Curly Tale Fine Art
“Appropriate Concern”- SOLD

"Hello, Help, Hell!"“Lil’ Monster”“Growth”
"Little Explorer"“Unknown Still Life”“Last Day of the Quasar Twins”
“Creatures”“The Collectors”“The Big Dipper” -SOLD
“The Road that Splits the Sky”“From Tomatoes to Stones” “Captain Falcon, Master of the Skies”“The Country Doctors”“Survivors”
"Hunting Season" - SOLD"Good Luck Heavy Bird""The Lesson""The Mouth of the Cave""Into The Forest""The Constant Chase"This Door is Closed to You
Alex Kuno
Some Words So Far About
“Miscreants of Tiny Town And The Uncanny Valleys”

By Alex Kuno

When I started the Miscreants of Tiny Town series back in 2007, satirizing our culture’s unfounded fears of/perverse desires for Armageddon was kind of an afterthought, as I’ve used the series’ apocalyptic themes primarily to parody my own slew of anxieties and self-doubts. Years later, while producing work for three consecutive and eerily well-received solo shows in galleries throughout Minneapolis and Saint Paul in the early part of 2012, I realized that a lot of my viewers were drawn to my work not just because they wanted to laugh off apocalyptic paranoia, but it started to seem like they were finally coming to terms with the sad inevitability of it. The skies were getting rustier, my landscapes were getting scabbier, and the outcomes of my characters were overtly dire. Still, one of the prevalent themes running through these early 2012 shows was that an apocalypse couldn’t exist without survivors. I thought there was hope in that sentiment somewhere.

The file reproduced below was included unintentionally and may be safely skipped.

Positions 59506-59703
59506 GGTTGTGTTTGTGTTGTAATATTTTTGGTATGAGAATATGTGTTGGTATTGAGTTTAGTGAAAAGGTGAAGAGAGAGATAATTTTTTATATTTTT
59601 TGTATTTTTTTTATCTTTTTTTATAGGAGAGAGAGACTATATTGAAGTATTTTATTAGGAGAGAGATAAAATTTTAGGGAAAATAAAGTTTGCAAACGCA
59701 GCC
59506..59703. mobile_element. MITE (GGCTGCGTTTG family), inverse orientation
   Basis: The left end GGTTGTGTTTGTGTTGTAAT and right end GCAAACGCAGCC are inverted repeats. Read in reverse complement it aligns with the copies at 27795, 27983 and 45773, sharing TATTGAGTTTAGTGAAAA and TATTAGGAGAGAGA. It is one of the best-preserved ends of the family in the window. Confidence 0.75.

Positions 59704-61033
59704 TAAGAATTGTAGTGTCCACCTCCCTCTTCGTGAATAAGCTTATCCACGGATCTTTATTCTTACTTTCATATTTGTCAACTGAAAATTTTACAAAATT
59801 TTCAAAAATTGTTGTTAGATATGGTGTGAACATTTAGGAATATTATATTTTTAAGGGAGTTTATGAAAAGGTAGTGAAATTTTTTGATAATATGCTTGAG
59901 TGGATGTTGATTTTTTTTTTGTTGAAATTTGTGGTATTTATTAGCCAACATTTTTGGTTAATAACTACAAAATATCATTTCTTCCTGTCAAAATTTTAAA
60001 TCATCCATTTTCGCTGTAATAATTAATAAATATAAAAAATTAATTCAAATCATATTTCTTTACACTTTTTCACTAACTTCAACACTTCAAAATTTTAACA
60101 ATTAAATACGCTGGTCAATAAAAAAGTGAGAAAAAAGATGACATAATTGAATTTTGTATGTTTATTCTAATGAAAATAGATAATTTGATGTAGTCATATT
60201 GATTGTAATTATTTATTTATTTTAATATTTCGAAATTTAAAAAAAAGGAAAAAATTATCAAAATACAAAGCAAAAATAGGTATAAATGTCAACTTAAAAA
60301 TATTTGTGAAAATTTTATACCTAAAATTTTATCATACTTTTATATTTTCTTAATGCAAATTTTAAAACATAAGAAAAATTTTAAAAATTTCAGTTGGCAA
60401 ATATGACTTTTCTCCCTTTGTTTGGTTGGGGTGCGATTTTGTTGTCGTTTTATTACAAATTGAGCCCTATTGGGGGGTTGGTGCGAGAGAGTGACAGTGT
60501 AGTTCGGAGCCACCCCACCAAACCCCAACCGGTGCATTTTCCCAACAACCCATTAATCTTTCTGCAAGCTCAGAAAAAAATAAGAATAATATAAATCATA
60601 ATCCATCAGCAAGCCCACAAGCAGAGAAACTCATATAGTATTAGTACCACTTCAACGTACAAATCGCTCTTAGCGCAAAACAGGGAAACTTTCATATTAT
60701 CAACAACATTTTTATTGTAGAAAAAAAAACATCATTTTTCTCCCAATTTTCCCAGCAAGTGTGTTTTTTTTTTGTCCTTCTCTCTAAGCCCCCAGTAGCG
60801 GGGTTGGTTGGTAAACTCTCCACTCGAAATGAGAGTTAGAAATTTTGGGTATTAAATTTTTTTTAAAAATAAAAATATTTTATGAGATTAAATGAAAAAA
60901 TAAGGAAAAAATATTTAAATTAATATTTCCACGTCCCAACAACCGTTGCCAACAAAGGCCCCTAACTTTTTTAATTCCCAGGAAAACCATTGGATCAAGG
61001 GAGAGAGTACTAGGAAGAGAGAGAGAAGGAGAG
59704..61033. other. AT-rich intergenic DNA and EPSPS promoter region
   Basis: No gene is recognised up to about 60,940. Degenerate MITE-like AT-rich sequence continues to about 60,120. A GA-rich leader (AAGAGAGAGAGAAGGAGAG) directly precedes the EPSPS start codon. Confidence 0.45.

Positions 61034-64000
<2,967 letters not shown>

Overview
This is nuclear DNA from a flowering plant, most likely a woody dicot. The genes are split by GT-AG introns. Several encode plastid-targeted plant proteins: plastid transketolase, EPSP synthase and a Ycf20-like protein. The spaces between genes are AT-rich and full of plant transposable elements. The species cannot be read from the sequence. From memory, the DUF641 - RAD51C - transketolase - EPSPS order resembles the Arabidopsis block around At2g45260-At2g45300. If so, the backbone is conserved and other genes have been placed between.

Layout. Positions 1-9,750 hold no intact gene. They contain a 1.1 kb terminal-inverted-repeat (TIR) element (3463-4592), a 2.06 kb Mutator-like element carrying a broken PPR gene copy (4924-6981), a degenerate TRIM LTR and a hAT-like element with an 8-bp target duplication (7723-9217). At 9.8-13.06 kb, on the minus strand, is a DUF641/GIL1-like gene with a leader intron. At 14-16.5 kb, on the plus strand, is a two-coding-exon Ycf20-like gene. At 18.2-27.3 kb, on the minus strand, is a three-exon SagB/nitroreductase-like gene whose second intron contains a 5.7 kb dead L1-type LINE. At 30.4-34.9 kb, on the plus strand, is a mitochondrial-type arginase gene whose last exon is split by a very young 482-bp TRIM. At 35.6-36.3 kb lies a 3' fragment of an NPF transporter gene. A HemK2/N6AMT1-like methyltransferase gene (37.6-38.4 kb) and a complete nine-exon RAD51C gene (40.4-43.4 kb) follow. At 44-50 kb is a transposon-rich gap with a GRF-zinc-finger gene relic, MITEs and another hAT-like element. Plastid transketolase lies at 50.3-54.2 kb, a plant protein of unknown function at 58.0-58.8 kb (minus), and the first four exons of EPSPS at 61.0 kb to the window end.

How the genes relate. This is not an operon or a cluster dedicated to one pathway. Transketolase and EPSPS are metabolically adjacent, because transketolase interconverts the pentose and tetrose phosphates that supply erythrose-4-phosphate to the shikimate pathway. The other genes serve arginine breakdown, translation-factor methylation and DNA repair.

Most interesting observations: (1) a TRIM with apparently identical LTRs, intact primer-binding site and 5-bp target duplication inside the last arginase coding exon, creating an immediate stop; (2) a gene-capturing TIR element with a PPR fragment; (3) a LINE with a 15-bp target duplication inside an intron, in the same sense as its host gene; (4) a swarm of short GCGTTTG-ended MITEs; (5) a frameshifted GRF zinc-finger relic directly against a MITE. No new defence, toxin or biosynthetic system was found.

After all that dour cynicism, I was really eager to get to work on this “Uncanny Valleys” show at Chicago’s Curly Tale Fine Art. It’s my first solo show outside of the Twin Cities, so I wanted to take the opportunity to break out of the bleakness of the Minnesota Spring shows and experiment with new colors, techniques and environments. The new characters, I thought, were the scrappy new breed of adventurers, survivors of some hypothetical disaster back in Tiny Town. I wanted them to dip their toes into new worlds and find their own way around.

And then, while constructing the pieces and compiling ideas for all these exciting new adventures, I was blindsided by the news that a relative and close personal friend was suddenly diagnosed with a fatal cancer. These fun and inviting new horizons I had originally intended immediately became heaving, mutated outcroppings. Bright new skies became a sickly fluorescent. The colorful trees and flowers I sketched out were now threatening predatory creatures, occasionally even sprouting from the bodies of some of my figures. And these intrepid new explorers I created are now stranded and lost; their equipment is damaged, their knees are skinned, and they’re left yearning to return to the world they tried to leave.

At this point in our history, cancer has become so commonplace that as far as disasters go, it’s a fairly mundane one. Cancer is also a mutation, and mutations accelerate the process of evolution. And evolution isn’t necessarily an “improvement,” it’s just a series of changes. However, when we get the rare opportunities to be present enough to notice the paths of our lives changing under our feet, it’s an odd gift. Moments like those teach us that we can indeed travel through time, to pay tribute to the adventure of our own survival. I guess there’s hope in that sentiment, too.
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